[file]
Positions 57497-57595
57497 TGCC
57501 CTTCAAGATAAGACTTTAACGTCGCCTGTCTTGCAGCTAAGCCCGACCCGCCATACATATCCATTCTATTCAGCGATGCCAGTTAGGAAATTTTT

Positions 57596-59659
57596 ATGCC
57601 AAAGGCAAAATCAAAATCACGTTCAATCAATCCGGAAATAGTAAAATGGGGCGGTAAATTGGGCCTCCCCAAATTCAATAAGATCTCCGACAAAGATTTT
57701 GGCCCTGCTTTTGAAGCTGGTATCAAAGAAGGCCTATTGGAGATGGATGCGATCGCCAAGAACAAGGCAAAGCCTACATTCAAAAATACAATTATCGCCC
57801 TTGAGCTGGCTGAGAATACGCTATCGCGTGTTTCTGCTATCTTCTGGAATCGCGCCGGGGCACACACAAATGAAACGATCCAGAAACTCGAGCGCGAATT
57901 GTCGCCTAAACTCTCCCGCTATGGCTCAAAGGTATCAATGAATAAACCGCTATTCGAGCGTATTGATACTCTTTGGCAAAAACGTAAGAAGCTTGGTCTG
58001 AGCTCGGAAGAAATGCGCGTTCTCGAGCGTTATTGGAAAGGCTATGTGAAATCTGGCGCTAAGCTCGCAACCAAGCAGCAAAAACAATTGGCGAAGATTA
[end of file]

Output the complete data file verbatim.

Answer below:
Positions 57497-57595
57497 TGCC
57501 CTTCAAGATAAGACTTTAACGTCGCCTGTCTTGCAGCTAAGCCCGACCCGCCATACATATCCATTCTATTCAGCGATGCCAGTTAGGAAATTTTT

Positions 57596-59659
57596 ATGCC
57601 AAAGGCAAAATCAAAATCACGTTCAATCAATCCGGAAATAGTAAAATGGGGCGGTAAATTGGGCCTCCCCAAATTCAATAAGATCTCCGACAAAGATTTT
57701 GGCCCTGCTTTTGAAGCTGGTATCAAAGAAGGCCTATTGGAGATGGATGCGATCGCCAAGAACAAGGCAAAGCCTACATTCAAAAATACAATTATCGCCC
57801 TTGAGCTGGCTGAGAATACGCTATCGCGTGTTTCTGCTATCTTCTGGAATCGCGCCGGGGCACACACAAATGAAACGATCCAGAAACTCGAGCGCGAATT
57901 GTCGCCTAAACTCTCCCGCTATGGCTCAAAGGTATCAATGAATAAACCGCTATTCGAGCGTATTGATACTCTTTGGCAAAAACGTAAGAAGCTTGGTCTG
58001 AGCTCGGAAGAAATGCGCGTTCTCGAGCGTTATTGGAAAGGCTATGTGAAATCTGGCGCTAAGCTCGCAACCAAGCAGCAAAAACAATTGGCGAAGATTA